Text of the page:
Destinations Inn – Idaho Falls, ID

June 23, 2008

From the outside, the building looked like any other downtown structure, nothing that would draw a second glance from anyone driving by. I stood by my car and glanced around. Had I made a mistake? Could this actually be my lodging for the night? I was puzzled. But the address was correct, and a small sign indicated I was at the right place. I was fairly certain there was a different story within the building’s walls, so I threw my overnight bag on my shoulder and headed inside.

As deceiving as it was from the outside, stepping into Destinations Inn was like stepping into another realm, one of luxury and imagination. It took no more than five seconds inside the elegant lobby to completely forget I had just been standing on a nondescript Idaho Falls sidewalk.

Built in 1905, the building that is now home to Destinations Inn has housed many businesses, including a grocery store, clothing shop, office building, and an Eagles Lodge. Run down over time, it was purchased in 2004 by Rob and Teresa Bishop, who took eighteen months to not only restore the building, but to turn it into luxury lodging. Outside this building: everyday city life. Inside: another planet altogether.

Clever in concept, the inn offers not rooms, but destinations. A visit to the accommodations page on their website leads not to a list of room descriptions, but to a map of the world. With a click of the mouse, guests can transport themselves to fourteen enticing locations.

The hardest part is choosing between the tempting options. If magnificent bouquets of rich-hued flowers and a French sidewalk cafe table sound appealing, go to Paris. For east-coasters nostalgic for the Big Apple, they’ll find the Times Square skyline, Statue of Liberty, and a red-curtained bed on Broadway awaiting them in New York. Would-be archaeologists might opt for a sphinx mural and hieroglyphics, accompanied by a full-sized sarcophagus, in Egypt – don’t worry, there will be shelves inside, not a mummy. And anyone with dreams of sleeping on a canal bridge under blue skies and bathing in a Venetian gondola can find what they’re looking for in Venice.

I was fortunate to be able to see almost all of the “destinations,” as I had arrived early and the inn allows tours during afternoon hours. Walking room to room, each seemed more amazing than the last. To say the interior design was done with attention to detail would be a monumental understatement. Furniture and linens were unique to each theme and were matched in details right down to sconces, faucets, and light switches. Wall murals picked up regional colors and geographic scenery. Color, lighting, and music were all carefully chosen. Sounds of “Guantanamera” floated across bright orange yellow and green bedding and pillows in Rio de Janeiro. Hearing “Wipe Out” upon walking into Hawaii was enough to make a traveler want to hop up on the room’s surfboard and ride a wave.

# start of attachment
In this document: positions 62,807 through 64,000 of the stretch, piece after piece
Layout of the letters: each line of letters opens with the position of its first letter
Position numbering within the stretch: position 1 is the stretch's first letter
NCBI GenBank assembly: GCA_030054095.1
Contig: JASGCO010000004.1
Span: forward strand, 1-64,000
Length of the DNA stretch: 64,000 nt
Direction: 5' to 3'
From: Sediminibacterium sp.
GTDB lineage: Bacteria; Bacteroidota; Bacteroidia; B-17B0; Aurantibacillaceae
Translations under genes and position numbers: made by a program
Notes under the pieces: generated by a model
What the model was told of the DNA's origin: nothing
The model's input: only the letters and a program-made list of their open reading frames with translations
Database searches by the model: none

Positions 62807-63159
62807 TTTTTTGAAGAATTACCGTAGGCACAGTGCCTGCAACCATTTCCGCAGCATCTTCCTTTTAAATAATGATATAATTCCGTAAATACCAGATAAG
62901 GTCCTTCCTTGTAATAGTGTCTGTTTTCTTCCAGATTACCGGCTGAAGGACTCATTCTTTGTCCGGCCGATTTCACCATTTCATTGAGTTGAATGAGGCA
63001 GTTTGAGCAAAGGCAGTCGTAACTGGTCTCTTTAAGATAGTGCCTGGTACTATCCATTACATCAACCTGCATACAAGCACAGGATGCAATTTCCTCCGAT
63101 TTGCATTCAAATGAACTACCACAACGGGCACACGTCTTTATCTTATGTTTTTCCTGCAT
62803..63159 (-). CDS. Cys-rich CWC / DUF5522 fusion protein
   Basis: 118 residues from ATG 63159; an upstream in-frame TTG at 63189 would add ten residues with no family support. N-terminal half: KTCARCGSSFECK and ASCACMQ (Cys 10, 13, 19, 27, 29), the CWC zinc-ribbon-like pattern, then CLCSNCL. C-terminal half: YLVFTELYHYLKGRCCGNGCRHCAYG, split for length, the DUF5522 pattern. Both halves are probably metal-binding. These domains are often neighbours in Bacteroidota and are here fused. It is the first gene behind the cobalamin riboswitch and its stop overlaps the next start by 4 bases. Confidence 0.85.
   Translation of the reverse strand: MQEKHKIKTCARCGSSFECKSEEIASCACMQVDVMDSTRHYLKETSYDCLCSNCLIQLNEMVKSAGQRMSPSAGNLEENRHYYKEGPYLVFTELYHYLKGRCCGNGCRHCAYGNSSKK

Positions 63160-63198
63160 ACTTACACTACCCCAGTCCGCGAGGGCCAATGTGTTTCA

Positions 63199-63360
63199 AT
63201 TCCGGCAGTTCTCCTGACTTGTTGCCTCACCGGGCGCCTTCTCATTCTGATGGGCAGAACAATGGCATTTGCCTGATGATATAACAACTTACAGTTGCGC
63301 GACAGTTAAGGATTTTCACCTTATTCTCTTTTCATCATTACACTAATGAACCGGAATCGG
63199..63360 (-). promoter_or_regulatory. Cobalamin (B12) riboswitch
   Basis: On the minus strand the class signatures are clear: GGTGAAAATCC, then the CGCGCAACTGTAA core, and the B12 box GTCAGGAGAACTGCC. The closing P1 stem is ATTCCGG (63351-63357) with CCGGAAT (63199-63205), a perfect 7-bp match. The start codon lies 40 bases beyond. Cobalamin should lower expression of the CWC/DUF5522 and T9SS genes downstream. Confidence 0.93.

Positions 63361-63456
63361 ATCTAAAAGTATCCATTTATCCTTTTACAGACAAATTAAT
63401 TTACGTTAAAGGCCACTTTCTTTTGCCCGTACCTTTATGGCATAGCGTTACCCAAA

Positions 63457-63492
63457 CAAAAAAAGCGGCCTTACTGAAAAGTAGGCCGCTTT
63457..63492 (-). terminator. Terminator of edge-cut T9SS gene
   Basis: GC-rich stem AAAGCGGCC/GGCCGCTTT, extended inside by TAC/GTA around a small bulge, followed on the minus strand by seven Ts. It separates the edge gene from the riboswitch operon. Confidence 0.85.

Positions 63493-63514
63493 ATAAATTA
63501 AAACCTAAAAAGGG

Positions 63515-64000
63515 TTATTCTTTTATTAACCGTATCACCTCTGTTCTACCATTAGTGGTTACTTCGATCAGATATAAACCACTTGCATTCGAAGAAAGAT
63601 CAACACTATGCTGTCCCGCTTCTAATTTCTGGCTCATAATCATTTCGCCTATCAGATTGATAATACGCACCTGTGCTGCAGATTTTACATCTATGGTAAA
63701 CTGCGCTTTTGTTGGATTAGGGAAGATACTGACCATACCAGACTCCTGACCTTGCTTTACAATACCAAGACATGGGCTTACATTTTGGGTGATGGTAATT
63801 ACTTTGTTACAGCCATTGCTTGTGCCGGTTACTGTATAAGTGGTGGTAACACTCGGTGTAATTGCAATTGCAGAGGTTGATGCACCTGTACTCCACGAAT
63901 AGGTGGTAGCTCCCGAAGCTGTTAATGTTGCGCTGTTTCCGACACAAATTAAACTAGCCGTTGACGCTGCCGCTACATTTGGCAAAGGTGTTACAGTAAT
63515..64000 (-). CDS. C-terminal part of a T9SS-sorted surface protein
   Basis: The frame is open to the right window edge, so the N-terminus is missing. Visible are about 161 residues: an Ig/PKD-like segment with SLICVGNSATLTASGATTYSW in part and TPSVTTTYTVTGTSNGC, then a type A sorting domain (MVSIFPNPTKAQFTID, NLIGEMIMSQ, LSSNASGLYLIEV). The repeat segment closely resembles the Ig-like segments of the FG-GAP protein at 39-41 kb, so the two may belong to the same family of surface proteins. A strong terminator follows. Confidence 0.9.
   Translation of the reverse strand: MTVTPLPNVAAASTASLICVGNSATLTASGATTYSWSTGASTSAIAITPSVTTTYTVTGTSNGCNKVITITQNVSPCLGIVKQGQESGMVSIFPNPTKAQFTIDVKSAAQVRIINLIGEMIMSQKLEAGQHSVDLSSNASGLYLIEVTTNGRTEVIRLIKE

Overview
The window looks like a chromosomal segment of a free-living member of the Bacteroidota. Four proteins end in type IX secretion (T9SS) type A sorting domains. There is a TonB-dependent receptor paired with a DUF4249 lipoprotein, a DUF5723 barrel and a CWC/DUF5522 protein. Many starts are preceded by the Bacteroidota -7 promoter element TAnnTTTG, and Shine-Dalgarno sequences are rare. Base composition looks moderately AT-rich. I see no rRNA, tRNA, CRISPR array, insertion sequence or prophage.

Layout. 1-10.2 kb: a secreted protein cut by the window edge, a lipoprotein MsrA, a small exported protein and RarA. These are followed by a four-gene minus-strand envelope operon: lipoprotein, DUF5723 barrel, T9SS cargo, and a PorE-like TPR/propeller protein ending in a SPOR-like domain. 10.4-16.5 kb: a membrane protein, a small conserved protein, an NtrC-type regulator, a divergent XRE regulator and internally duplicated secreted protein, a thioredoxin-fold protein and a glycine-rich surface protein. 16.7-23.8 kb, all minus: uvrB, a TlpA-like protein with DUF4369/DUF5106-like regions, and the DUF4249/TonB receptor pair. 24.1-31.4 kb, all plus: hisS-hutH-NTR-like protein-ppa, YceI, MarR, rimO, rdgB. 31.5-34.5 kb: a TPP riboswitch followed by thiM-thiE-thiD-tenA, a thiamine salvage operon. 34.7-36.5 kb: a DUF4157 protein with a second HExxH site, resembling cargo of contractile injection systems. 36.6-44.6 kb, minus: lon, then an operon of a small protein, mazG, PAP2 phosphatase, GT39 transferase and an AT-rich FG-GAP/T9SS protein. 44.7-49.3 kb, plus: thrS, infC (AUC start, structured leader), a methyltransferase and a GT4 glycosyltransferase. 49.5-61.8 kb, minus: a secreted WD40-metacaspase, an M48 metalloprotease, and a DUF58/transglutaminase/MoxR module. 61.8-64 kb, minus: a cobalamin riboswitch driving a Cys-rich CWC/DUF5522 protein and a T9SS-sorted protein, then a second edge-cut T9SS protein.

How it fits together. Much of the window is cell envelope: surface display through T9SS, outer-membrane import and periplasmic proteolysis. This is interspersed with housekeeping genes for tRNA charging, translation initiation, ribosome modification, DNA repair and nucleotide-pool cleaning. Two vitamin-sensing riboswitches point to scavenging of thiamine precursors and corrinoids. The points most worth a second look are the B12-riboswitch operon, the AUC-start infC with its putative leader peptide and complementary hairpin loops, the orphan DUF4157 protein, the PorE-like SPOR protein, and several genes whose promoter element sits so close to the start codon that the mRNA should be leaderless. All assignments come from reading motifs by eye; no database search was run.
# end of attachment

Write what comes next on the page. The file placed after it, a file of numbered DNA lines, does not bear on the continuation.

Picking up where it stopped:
Additional features vary between destinations. Visitors to Thailand will find an aromatherapy steam shower, while those vacationing in Athens will have both a massage table and fireplace. Arabia offers a cedar sauna and guests in New York might have a personal message displayed digitally in Times Square.

I’m a log cabin sort of gal, so I chose Alaska and it didn’t disappoint. I stepped inside to find a whimsical moose welcoming me with an upbeat musical tune. Log walls and earth-toned bedding set the Northern Exposure tone. Luxury surrounded me in every direction, from the jetted jacuzzi tub with chromatherapy mood lighting to the projection television screen set to drop from the ceiling by remote command. Chilled sparkling cider and decadent cheesecake awaited my arrival, a standard procedure for all guests. A gas fireplace stood ready to provide evening warmth.

I took advantage of the inn’s video library and stocked up on movies for the evening. With the projection screen, jetted tub, fireplace, sparkling cider, and cheesecake all waiting, I wasn’t about to go anywhere in Idaho Falls that night. Luxury, relaxation, and escape were all waiting for me in Alaska.

A knock on my door the following morning at 8:30–times are chosen by guests at check-in—signaled the arrival of a continental breakfast, included with lodging. I found coffee, fresh juice, a cinnamon roll, and a granola/yogurt parfait all beautifully presented on a tray outside my door. I enjoyed breakfast while curling up on the bed, sketched out my plans for the day, and milked every last second of my Alaskan vacation before check-out time.

Unique to the experience this inn offers is not only the fact that returning guests can “visit” different destinations on subsequent visits, but that Idaho Falls locals can “travel” to exotic lands without really going anywhere at all. So complete is the sense of being transported to faraway lands that a guest could live only five miles away and still have a world-travel adventure. Without needing a passport or having to pay baggage fees, why not?

I’ve made a mental bookmark to keep Thailand in mind for a future visit, as the soothing pale green, taupe, and rose colors seemed as relaxing as the lily pond that surrounded the sitting area. Then again, crossing the drawbridge to enter England looked appealing, too, as did the lush foliage and rainforest sounds of the Congo. There’s a destination at this inn for just about any mood or desire. Perhaps I’ll just have to see where my next flight takes me.